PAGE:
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EICR Myths

Answering some of the most common questions and dispelling the myths associated with the EICR.

Since the Electrical Safety Standards in the Private Rented Sector (England) Regulations 2020 came into force on 1 June 2020, the IET technical helpline has been inundated with calls related to the Electrical Installation Condition Report (EICR). This previous IET Wiring Matters article provides further information. In this article, we are going to answer some of the most common questions received and dispel some of the myths associated with the EICR.

What is an EICR?

An EICR is an electrical installation condition report, on the condition of an electrical installation. The process involves a combination of inspection and testing to determine if the electrical installation is safe for continued use. and on completion, a report is issued.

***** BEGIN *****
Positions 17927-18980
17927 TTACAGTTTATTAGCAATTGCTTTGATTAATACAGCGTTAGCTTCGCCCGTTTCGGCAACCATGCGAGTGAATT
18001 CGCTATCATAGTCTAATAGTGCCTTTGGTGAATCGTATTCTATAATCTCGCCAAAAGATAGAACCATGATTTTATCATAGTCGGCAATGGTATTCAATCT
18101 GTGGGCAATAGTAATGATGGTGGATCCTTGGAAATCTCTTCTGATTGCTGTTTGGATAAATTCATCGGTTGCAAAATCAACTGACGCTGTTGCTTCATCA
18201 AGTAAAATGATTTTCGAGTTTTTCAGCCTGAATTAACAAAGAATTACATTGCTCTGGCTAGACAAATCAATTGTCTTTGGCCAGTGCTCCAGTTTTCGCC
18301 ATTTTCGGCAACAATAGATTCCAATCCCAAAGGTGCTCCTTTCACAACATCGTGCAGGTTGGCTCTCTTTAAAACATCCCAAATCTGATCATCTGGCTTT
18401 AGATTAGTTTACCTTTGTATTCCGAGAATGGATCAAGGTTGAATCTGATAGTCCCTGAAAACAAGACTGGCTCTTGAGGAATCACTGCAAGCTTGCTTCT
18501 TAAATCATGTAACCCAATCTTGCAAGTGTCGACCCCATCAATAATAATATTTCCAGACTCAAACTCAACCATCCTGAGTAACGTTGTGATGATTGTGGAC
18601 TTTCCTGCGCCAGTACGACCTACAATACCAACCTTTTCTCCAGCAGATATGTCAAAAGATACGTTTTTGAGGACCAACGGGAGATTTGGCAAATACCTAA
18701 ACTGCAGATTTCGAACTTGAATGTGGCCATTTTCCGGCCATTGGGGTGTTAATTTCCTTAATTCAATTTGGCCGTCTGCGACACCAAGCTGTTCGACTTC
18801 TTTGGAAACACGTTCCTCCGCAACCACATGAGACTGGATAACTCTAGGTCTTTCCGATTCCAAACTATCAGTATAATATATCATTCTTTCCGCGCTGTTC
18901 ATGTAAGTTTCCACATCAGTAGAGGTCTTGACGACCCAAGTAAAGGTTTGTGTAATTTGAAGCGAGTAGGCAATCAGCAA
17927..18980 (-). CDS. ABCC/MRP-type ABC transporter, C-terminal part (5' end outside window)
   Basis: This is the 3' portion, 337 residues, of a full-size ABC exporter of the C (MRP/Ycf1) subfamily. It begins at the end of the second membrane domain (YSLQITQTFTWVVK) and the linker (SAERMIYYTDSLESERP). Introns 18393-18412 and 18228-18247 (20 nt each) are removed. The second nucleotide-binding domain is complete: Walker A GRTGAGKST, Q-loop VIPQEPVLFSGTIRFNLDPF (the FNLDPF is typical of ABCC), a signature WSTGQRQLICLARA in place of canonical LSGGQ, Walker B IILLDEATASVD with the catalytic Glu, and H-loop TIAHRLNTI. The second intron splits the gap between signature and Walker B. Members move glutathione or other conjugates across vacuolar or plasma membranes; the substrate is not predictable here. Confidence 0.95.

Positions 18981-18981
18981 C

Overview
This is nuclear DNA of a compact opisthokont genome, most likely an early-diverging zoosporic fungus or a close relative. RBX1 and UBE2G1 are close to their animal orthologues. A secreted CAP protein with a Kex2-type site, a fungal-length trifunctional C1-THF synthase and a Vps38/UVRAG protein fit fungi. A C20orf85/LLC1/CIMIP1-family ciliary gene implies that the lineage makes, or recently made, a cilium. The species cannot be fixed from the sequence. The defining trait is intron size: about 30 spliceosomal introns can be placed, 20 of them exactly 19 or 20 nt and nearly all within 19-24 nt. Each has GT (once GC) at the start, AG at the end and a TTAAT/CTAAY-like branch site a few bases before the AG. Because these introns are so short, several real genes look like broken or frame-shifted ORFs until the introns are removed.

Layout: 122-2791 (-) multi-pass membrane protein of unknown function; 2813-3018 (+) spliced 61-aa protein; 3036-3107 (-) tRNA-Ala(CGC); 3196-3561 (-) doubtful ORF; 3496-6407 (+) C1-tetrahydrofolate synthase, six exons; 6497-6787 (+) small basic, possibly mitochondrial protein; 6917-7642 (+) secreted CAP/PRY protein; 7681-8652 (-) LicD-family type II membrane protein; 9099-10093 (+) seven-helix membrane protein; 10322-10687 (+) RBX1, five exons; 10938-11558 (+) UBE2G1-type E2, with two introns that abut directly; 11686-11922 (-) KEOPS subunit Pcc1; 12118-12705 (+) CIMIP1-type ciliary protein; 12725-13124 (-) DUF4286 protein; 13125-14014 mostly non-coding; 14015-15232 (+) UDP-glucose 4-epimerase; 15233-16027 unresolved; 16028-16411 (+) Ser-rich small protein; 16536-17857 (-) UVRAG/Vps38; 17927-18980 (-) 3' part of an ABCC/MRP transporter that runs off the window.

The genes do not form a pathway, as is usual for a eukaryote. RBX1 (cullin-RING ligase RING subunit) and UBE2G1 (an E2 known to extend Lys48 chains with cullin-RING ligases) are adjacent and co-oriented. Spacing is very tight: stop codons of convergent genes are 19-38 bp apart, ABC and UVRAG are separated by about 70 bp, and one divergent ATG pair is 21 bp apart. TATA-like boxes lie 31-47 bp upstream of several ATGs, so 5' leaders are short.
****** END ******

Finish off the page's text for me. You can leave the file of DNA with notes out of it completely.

An EICR is carried out Regulation 651.1 of BS 7671:2018+A1:2020 states that:

‘Where required, periodic inspection and testing of every electrical installation shall be carried out in accordance with Regulations 651.2 to 651.5 in order to determine, so far as is reasonably practicable, whether the installation is in a satisfactory condition for continued service.’

The EICR can be used to assist the duty holder in assessing the risk to determine the safety of the installation. The information in the report could be used to develop safety measures to mitigate the danger until remedial works can take place, such as isolation of an affected circuit.

Is an EICR retrospective?

We often get enquiries advising that an EICR has been carried out and the customer has been advised that their installation needs to comply with the latest edition of BS 7671, which is not the case.

The extract below is taken from the note by the HSE in BS 7671:2018+A1:2020: